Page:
28 February 2023

Raising corporation tax will be terrible for growth and the Chancellor knows it


Back in July 2022, when he was in the running for the Conservative Party leadership, Jeremy Hunt had a very different view on corporation tax to the policy he enacts today.

At the time, he told Sky News that corporation tax was the tax that mattered most to businesses. He said that while it wasn’t a ‘sexy’ tax to cut, it was the most important for getting the economy moving. So important, in fact, that he didn’t just want to keep the current 19% rate, but slash it to 15%.

There’s no doubt that our economy could use a jump start. But less than a year on, far from a cut, in April corporation tax is going up six percentage points, to 25%. That’s a full 10 percentage points higher than the Chancellor’s favoured rate just last year.

So what changed?

Some have pointed to the so-called ‘Treasury orthodoxy’, in which every tax cut has to be ‘paid for’. Hunt is right to want to balance the books and avoid passing on huge levels of debt to future generations. But to raise corporation tax on such a scale risks turning away those businesses which will be central to the growth and investment we need to generate the receipts that will pay the nation’s bills. Whisper it, but tax changes matter more than the amount collected in receipts.

Unorthodox or not, this is where Treasury thinking often falls down. When officials try and evaluate the impact these sorts of changes will have on our economy, too often, modelling of tax policies tends to look only at the immediate impact on the public finances. But that static approach doesn’t really reflect what happens in the real-world economy.

It doesn’t reflect the fact that businesses are being discouraged from investing in Britain because of the planned increase in corporation tax. It doesn’t reflect the worsening investment conditions. It doesn’t consider the individual decisions, which are often made on very fine margins, and bring businesses and paying jobs to these shores.

For an example of the risks of a tax system that punishes businesses looking to invest, look no further than AstraZeneca. The pharmaceuticals giant had planned to make a $360m investment in the UK by building a new manufacturing facility here. But alas, the plant went to Ireland. Their CEO Pascal Soriot put the blame firmly upon the UK’s ‘discouraging’ tax rate.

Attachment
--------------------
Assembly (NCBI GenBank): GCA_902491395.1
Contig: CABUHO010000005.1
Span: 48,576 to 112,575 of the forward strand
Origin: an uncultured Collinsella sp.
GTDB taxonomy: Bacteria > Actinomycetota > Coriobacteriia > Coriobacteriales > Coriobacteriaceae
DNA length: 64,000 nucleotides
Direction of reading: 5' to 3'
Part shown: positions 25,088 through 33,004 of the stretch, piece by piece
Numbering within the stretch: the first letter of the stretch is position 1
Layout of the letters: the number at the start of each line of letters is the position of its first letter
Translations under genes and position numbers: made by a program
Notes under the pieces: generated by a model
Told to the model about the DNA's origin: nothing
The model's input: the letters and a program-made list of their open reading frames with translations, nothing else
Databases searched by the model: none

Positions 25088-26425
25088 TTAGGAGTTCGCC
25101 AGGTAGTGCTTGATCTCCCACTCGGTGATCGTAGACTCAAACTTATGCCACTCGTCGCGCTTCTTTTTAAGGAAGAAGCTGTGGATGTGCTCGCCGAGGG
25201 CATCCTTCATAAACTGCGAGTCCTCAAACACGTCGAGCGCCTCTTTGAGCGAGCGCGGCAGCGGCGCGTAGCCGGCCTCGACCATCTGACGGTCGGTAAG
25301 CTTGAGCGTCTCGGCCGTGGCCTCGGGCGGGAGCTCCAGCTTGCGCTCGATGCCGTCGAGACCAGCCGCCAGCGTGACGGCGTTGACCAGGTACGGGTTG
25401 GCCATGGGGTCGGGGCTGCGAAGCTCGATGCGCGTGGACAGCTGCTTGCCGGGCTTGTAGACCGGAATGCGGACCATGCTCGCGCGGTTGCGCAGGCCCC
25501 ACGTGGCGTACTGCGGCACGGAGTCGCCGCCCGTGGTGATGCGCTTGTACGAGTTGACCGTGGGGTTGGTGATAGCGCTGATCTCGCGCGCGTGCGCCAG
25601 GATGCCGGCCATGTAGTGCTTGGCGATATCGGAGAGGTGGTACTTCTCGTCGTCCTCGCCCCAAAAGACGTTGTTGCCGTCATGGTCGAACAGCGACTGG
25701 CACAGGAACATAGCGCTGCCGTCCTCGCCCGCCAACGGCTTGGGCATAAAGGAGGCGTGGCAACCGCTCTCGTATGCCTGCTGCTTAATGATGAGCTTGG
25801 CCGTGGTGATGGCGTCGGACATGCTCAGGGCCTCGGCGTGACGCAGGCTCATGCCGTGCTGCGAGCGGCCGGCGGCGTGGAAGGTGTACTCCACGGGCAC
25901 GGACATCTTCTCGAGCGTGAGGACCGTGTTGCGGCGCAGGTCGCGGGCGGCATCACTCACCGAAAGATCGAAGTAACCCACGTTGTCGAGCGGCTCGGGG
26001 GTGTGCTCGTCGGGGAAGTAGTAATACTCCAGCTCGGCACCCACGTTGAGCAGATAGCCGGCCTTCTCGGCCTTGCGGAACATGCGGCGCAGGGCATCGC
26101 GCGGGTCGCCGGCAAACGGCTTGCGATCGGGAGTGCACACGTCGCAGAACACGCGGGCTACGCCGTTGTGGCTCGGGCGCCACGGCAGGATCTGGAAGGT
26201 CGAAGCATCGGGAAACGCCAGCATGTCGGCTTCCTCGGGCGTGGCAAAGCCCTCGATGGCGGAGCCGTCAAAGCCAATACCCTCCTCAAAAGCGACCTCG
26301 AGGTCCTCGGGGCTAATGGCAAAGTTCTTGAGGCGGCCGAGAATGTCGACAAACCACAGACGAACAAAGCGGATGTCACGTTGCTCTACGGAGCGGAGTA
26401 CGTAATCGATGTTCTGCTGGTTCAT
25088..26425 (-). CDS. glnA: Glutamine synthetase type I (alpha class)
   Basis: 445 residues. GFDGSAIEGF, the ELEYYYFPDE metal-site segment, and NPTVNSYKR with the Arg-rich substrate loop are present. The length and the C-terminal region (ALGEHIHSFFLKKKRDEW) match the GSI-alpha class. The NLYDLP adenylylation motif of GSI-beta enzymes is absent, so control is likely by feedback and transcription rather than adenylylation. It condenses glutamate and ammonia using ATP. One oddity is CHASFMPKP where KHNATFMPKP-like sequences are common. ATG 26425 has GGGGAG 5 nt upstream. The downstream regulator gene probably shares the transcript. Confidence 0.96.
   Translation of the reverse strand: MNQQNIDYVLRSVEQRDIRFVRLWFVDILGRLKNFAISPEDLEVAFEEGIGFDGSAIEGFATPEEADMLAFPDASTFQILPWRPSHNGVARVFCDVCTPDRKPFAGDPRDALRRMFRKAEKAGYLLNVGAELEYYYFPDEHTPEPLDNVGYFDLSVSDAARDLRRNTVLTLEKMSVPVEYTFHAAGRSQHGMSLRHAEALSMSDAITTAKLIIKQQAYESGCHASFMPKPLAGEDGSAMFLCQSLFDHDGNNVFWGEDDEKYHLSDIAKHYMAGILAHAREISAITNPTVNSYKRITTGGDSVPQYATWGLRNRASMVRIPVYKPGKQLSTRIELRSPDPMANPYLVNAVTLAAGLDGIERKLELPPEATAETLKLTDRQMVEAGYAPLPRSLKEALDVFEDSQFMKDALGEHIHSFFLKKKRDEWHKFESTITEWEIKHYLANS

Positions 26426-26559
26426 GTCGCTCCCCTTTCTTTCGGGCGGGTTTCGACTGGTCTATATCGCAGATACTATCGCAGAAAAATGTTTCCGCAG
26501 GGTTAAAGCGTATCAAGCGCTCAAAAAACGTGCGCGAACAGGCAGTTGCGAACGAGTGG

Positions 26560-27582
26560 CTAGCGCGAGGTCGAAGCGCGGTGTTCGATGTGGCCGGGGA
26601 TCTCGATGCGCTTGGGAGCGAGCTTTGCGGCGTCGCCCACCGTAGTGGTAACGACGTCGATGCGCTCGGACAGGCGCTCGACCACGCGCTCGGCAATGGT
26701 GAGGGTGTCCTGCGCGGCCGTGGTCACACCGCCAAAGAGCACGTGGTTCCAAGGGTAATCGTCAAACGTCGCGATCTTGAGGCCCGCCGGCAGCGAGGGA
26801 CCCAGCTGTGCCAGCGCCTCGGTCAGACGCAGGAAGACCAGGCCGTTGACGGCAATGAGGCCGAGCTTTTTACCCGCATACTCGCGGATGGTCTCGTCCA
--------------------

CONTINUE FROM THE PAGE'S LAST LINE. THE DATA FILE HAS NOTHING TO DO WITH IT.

Perhaps we should look at these tax policies differently. Instead of fussing about the Treasury’s balance sheet, we should look at the wider economic implications. The TaxPayers’ Alliance (TPA) dynamic tax model, designed by Europe Economics, estimates the dynamic impact of tax changes on the economy and wages in the medium term, taking into account changes in public spending.

Our modelling suggests the planned corporation tax rise could cost £30.2bn of lost GDP after a decade. This slower growth would see almost two thirds of the expected revenue from the rise to be lost through lower receipts. The results also suggest investment would be boosted by £11.9bn after a decade if the corporation tax rise were cancelled, and would cause average weekly earnings to grow by £6.73.

Now as with any forecasting, these are only estimates. We’re not claiming it’s an exact science. Over the ten-year period projected, many things can and will change. But that doesn’t mean government should be afraid to embrace modelling of dynamic effects. After all, it has before.

Our work was inspired by modelling previously published by George Osbourne’s Treasury in 2013, which forecasted the dynamic impact of cutting corporation tax rates on investment, wages, employment and prices. It showed increased investment, profits, wages, consumption and tax revenue, and it underpinned a long-standing Conservative policy which was a boon for economic growth – and the public finances too. It’s a shame that this sort of dynamic modelling isn’t used more regularly in HM Treasury, as Tory MP Greg Smith has called for.

By raising corporation tax on this scale, the Government will be eroding that tax base, and we will see more companies like AstraZeneca deciding that there are more competitive places to be investing. As Ranil Jayawardena MP of the new Conservative Growth Group put it when looking at our findings, the ‘abacus economics’ favoured by some has been disproven by just one company. And we know that the Chancellor understands that, because he made a corporation tax one of his central pledges when he was going for the top job.

If Hunt wants to know how to pay for it, we have plenty of ideas. There are huge savings that can be made to boost the public sector balance sheet. Tackling the cost of government crisis, slashing the waste we identify all the time and focusing key public service funding on the front line. The Chancellor is working with financial headroom as the Budget approaches, and he could use some of that to give businesses some breathing room.

So let’s can the corporation tax rise, and show the AstraZenecas of this world that the Treasury doesn’t want to use them as cash cows, but instead wants to welcome them to Britain. Taxpayers will feel the benefits. I dare say it would even be beneficial to the Government’s levelling up agenda, and could help to address regional inequality. At the very least, ministers should commission some dynamic modelling of their own and find out if we’re right.

But if the Government sticks to their current course, the result will be lost growth, lost investment and lost opportunities. As the Chancellor knows all too well.

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Conor Holohan is Media Campaign Manager at the Taxpayers' Alliance.

Columns are the author's own opinion and do not necessarily reflect the views of CapX.